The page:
This document is
provide general information about your obligations under the Conflict of Interest Act. It must be read in conjunction with other relevant information notices. Current and former public office holders are encouraged to contact the Office for confidential advice about their individual situation. Please call 613-995-0721 or email
Sections 44 to 50 of the
Conflict of Interest Act
1. The nature of an investigation under the Act
Investigations under the Act are called “examinations." Examinations allow the Commissioner to gather the relevant information surrounding an alleged contravention of the Act by a current or former public office holder. In most cases, the Commissioner will publish a report setting out the facts, the analysis and conclusion.
Examinations are not like proceedings before a court or tribunal because they do not involve a dispute between two adverse parties. The Commissioner does not make findings of civil or criminal liability, but instead determines whether there has been a contravention of the Act.
conclusions in the Commissioner's examination report are final and may not be altered by anyone. The Act does not authorize the Commissioner to impose a penalty if a contravention of the Act's substantive provisions is found.
2. Requesting and initiating an examination
Senators or Members of the House of Commons who have reasonable grounds to believe the Act has been contravened
may ask the Commissioner to examine the matter.
To be valid, a request must:
be made in writing and signed by the requestor;
identify the provisions of the Act that are alleged to have been contravened; and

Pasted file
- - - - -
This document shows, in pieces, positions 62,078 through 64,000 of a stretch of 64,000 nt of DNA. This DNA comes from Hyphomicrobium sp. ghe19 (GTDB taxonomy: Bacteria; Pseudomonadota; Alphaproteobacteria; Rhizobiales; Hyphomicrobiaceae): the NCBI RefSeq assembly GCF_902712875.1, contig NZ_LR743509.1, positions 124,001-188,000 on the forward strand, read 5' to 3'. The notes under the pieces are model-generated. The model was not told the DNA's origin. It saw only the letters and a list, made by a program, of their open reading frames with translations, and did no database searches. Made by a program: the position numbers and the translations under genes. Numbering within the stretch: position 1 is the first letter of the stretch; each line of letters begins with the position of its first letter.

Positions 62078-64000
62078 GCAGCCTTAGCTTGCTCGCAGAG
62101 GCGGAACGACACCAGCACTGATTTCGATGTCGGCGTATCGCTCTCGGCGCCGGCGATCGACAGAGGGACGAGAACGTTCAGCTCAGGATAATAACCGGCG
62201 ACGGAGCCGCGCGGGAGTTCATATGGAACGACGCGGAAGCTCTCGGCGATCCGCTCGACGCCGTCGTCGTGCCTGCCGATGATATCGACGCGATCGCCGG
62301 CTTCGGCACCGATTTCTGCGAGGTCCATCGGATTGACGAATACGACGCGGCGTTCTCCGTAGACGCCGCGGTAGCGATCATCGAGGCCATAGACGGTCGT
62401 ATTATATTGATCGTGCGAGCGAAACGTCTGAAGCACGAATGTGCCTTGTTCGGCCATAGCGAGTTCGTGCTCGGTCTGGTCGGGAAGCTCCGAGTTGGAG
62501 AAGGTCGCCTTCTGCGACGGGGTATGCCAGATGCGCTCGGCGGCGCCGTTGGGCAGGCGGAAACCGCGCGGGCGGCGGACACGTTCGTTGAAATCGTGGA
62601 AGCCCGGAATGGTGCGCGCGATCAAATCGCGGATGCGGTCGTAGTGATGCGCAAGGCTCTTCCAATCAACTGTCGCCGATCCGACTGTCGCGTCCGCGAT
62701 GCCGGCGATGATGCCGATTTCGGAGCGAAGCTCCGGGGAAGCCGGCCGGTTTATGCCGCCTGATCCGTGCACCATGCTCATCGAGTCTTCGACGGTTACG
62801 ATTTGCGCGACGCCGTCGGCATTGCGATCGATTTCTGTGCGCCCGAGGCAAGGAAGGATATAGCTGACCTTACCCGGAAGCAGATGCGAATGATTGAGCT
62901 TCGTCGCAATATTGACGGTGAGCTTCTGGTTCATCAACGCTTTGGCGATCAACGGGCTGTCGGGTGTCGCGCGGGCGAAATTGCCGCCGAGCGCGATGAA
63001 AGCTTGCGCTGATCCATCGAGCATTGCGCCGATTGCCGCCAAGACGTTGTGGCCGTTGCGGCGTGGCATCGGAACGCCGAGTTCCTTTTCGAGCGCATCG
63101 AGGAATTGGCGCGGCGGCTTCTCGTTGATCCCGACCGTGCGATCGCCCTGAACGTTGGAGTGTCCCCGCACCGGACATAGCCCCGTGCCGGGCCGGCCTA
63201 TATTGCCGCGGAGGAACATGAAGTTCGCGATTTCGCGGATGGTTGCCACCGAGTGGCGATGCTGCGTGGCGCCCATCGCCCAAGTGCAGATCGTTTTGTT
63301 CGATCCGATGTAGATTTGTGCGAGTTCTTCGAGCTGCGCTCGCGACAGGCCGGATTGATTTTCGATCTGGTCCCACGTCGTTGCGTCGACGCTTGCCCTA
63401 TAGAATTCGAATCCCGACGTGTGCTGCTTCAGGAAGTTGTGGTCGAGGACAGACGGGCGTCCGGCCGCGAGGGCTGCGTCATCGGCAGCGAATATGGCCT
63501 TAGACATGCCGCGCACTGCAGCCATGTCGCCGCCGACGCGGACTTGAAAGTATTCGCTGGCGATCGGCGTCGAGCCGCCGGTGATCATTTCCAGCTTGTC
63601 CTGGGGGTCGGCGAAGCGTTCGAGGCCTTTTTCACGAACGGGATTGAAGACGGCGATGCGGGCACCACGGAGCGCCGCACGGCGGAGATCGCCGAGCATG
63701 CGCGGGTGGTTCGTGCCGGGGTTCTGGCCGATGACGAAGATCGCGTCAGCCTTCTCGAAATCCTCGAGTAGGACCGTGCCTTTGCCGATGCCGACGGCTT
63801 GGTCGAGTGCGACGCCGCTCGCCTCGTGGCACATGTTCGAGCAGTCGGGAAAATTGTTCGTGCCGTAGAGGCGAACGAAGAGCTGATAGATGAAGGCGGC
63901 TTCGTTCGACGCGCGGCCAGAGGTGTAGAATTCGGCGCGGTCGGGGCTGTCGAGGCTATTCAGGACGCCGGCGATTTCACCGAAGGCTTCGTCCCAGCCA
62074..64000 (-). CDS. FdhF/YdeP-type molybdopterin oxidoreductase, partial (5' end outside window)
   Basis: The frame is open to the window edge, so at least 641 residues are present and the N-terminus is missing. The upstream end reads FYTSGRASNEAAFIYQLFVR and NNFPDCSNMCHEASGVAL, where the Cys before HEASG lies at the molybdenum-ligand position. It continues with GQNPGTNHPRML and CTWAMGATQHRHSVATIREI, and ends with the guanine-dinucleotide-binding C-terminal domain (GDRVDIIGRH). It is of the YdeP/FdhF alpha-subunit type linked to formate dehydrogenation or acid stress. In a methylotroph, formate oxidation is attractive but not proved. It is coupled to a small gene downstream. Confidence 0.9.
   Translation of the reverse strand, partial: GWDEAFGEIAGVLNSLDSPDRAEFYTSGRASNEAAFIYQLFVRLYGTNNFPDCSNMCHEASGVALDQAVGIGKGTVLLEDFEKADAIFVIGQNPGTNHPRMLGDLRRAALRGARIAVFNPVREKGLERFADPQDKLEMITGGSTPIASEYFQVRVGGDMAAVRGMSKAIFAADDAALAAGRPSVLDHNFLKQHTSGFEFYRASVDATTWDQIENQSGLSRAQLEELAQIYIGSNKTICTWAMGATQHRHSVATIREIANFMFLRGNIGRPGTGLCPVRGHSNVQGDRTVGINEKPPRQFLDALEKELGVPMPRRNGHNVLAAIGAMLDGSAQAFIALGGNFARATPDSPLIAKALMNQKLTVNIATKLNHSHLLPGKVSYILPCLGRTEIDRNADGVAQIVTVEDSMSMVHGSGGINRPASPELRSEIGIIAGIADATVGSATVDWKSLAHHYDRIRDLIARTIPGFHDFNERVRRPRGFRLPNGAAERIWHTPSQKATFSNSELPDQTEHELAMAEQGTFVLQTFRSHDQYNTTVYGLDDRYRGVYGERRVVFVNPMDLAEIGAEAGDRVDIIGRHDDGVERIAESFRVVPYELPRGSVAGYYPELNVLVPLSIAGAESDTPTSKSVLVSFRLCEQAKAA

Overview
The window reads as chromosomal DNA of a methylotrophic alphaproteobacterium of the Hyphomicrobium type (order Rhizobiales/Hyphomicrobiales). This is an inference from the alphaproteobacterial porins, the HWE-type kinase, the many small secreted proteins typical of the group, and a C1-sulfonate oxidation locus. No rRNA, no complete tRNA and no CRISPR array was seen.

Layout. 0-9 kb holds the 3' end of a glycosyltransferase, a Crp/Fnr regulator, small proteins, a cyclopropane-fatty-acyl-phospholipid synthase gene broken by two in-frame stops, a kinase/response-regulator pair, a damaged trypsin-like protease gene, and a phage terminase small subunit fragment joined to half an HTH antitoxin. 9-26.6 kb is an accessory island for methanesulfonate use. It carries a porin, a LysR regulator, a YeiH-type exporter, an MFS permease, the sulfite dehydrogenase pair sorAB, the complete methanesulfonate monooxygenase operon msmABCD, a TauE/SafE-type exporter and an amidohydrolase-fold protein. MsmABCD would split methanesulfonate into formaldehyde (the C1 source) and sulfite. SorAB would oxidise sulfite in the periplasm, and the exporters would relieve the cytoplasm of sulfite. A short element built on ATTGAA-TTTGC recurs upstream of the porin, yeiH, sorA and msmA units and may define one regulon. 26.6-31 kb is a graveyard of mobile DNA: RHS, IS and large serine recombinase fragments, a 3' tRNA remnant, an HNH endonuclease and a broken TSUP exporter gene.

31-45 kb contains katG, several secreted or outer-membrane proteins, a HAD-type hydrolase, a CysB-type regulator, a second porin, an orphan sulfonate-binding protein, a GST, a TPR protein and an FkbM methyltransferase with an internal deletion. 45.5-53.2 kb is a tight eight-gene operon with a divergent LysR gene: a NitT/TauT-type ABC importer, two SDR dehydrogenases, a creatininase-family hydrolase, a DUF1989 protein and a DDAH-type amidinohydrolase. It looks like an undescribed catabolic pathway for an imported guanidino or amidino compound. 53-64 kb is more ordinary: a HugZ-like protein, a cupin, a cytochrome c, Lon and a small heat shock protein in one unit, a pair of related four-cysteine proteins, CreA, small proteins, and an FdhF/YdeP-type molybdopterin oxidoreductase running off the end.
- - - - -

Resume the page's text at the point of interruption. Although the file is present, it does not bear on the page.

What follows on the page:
set out the reasonable grounds for the belief that a contravention has occurred.
request for an examination form is available on our website.
If the Commissioner determines that a request for an examination from a Senator or a Member is frivolous, vexatious or not made in good faith, the Commissioner
may decline to investigate but must still issue a report.
The Commissioner may also
consider information from the public that is brought to their attention by a Senator or a Member of the House of Commons. Such information must be kept confidential until the Commissioner has issued a report.
The Commissioner can also self-initiate an examination where there is reason to believe that the Act has been contravened. Although members of the public cannot request that an examination be conducted, the Commissioner may consider information received from members of the public and other public sources. After examining all the circumstances of the matter, the Commissioner may discontinue a self-initiated examination.
3. The examination process
The Commissioner will write to the subject of the examination to explain the process and set out the details of the alleged contravention. Generally, the Commissioner holds two interviews in private with the subject of an examination: one at the outset and the second at the end of the examination process. The subject has the right to make representations to the Commissioner, either personally or through legal counsel, at any time during the examination process.